The workspace of the nacelle

OMPWF’s routine work is mainly conducted in nacelle, which is roughly 4 m high, 10 m long, and 4 m wide. There are large-scale instruments, such as generator, gearbox, battery cupboard, and yaw control system located in the middle of the nacelle, which occupy the most of the interior space in nacelle. The maintenance passageway is approximately 0.8 m wide. Since all of these make the working space very narrow, OMPWF have to adopt adverse postures, such as stoop, squat, and prone position. The space of hands operation is only up to 0.1 m wide when overhauling the generator. The operating point from the nacelle wall is only 0.6 m wide when maintaining the gearbox. The battery cupboard from the nacelle wall is only 0.7 m wide, when replacing batteries in the battery cupboard. OMPWF are compelled to lie on the gearbox anointing with oil for yaw gear ring when maintaining the yaw control system, the distance between yaw gear ring and the lay flat is only 0.3 m wide.

Questionnaire

In this study, the data were obtained with a comprehensive questionnaire based on Nordic Musculoskeletal Questionnaire (NMQ) [6], Washington State Ergonomics Tool (WSET) [7], and Symptom Checklist 90(SCL-90) [8] and combined with the actual situation of the operation maintenance operation in wind farms.

Consequences of low back pain

In our study, the diagnostic procedures of LBP included questionnaires and palpation inspection. First, patients were selected by questionnaire in which they complained of any two kinds of symptoms of ache, numbness, pain, or discomfort in the low back simultaneously and which could not be relieved after 24 h of rest. Additionally, LBP-positive patients would be further diagnosed by orthopedic surgeons through palpation inspection on those complaining of LBP.

A modified version of the Nordic Musculoskeletal Questionnaire(NMQ) was used to assess the cumulative pain prevalence in the low back in the past 12 months. The validity and reliability of the NMQ has been validated in previous studies [9], and this questionnaire has later been translated into Chinese [10]. The NMQ has three sections. The first section covered demographic characteristics such as age, job tenure, height, weight, education, tobacco smoking, and alcohol consumption. The second section recorded whether operators had experienced ache, pain, or discomfort in their low back in the past 12 months. The third section of the questionnaire included items about living environment, habits: the height of desk/chair, space below the table, height of keyboard/ mouse, height of the backrest, and so on.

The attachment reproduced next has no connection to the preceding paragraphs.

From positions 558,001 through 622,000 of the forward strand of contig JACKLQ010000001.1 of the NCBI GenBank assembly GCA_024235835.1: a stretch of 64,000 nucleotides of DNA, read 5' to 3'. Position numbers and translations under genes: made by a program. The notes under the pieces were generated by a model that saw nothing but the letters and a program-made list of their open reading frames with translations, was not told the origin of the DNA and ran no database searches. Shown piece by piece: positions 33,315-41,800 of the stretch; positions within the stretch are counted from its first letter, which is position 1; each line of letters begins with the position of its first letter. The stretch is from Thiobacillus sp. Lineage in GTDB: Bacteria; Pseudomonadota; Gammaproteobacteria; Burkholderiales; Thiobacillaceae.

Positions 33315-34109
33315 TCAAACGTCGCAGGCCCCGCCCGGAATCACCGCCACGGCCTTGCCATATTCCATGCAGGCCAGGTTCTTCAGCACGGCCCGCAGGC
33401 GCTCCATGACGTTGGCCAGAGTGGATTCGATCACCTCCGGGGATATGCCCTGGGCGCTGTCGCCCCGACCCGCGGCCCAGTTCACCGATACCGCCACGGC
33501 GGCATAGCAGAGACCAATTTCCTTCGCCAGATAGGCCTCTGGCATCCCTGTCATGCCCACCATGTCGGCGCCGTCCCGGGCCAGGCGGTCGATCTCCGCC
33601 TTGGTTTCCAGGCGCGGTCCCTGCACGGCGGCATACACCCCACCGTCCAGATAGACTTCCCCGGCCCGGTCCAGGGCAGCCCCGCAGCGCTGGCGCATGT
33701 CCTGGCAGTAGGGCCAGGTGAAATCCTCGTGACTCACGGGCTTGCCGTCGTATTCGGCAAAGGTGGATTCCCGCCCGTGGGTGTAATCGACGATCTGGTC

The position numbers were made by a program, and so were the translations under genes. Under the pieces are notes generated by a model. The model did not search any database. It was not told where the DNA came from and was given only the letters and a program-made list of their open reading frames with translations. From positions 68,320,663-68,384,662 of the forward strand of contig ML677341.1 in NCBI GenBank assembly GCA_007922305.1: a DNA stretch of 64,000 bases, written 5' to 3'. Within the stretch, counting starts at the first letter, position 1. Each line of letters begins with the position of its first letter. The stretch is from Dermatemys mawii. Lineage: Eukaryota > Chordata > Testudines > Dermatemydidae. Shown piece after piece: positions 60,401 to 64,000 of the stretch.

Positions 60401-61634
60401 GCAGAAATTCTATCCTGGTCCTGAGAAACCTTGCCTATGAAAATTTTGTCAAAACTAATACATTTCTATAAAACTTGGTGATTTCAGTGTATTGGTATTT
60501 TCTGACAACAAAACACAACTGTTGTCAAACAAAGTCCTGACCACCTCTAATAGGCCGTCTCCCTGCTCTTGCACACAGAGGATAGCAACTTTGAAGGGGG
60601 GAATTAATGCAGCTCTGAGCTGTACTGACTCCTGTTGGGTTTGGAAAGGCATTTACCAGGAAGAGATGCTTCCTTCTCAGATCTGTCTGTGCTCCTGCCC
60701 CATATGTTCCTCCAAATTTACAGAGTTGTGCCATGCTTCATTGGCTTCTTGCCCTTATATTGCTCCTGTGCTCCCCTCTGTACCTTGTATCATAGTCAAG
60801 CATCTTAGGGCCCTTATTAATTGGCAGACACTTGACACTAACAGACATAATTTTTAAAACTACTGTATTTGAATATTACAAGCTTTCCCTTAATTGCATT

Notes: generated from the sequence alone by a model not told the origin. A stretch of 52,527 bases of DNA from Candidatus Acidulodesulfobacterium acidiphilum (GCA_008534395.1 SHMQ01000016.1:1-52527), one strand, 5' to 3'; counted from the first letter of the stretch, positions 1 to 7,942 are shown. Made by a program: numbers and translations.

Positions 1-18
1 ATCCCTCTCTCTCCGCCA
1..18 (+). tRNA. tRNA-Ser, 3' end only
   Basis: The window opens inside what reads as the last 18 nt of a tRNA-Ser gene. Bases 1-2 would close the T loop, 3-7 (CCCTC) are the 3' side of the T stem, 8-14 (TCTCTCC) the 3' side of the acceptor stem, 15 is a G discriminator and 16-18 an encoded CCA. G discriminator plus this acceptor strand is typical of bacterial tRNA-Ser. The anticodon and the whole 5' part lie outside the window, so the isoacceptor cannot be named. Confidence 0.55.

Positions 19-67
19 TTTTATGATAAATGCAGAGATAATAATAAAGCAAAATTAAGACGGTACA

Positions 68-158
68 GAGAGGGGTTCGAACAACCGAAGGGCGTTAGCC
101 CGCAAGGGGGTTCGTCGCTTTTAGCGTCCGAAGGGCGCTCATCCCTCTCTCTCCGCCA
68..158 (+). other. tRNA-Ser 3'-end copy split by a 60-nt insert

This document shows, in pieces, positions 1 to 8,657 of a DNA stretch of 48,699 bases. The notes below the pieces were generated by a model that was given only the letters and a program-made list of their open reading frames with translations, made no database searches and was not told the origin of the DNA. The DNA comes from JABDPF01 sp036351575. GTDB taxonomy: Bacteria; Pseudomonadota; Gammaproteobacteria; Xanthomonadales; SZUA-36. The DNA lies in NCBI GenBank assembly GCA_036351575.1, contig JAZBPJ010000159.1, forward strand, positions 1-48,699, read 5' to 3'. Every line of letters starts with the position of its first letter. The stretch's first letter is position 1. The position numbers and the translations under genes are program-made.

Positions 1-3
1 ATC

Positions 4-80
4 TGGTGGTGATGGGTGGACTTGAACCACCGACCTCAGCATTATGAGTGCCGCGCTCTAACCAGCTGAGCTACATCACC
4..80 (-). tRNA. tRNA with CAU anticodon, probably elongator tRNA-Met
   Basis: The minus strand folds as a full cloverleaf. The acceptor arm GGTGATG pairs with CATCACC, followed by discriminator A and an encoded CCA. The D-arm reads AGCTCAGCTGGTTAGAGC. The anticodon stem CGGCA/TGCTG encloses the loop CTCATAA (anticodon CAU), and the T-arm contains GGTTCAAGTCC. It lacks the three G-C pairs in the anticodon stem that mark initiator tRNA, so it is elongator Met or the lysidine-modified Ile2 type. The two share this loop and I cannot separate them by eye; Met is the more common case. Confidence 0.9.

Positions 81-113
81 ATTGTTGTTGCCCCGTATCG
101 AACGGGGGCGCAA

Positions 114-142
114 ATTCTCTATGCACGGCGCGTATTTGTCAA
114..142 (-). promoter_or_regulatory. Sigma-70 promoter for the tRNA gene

Ergonomic, psychosocial risk factors assessments

Ergonomic risk factors were assessed through Washington State Ergonomics Tool (WSET). The WSET uses observational checklist methodology to evaluate generic risk factors in the following six major categories: awkward posture, highly repetitive motion, high hand force, repeated impact, lifting, and hand-arm vibration. Employers could use this tool to determine whether the job activity increased the risk of employees’ low back pain.

The Chinese version of Symptom Checklist-90 (SCL-90) is a widely-used self-report symptom inventory that consists of 90 items. This version is used to assess psychosocial distress symptoms among patients with LBP during the preceding week. Multiple studies have found that the Chinese version of the SCL-90 has satisfactory reliability and validity [11]. Moreover, the following subscales are derived from the 90 items: somatization, obsessive-compulsive, interpersonal-sensitivity, depression, anxiety, hostility, phobic-anxiety, paranoid ideation, and psychoticism. Each symptom is rated on a 5-point Likert scale (0 = notatall,4 = extremely) indicating how frequently the client has experienced these symptoms in the last week. The total score is inversely related to the psychological health status, the higher the total score, the worse the psychological health status.

Data analysis

Analysis of the data was performed with IBM SPSS software version 20. Descriptive statistics were conducted for demographic characteristics, psychosocial distress status, and LBP prevalence rates. Chi-square test was used to determine differences between categorical variables. The stepwise logistic regression was used to identify the associations between the ergonomic, psychosocial, and other related factors possibly related to low back pain. The associations were estimated by calculating the ORs and their 95 % CI. P-value thresholds for entry to and removal from the multivariate model was set at P <0.05 and 0.10 respectively.

Results

Study population characteristics

The questionnaires were completed by 151 male OMPWF. The overall response rate was 100 %. Demographic characteristics of the participants are shown in Table 1. In total, the mean age was 25.96 years, and the mean working hours per week were 44.70 h. The average height and weight was 171.89 ± 5.41 cm and 66.87 ± 9.26 kg, respectively. The average working-age was 3.60 ± 2.19 years. Educational level of the participants was high, as 99.34 % of the participants had at least a Bachelor’s degree.
Table 1

Demographic characteristics of the participants (n = 151)

Characteristics

 

N (%)

Mean (SD)

Age (yr)

<25

48 (31.79)

25.96 (2.26)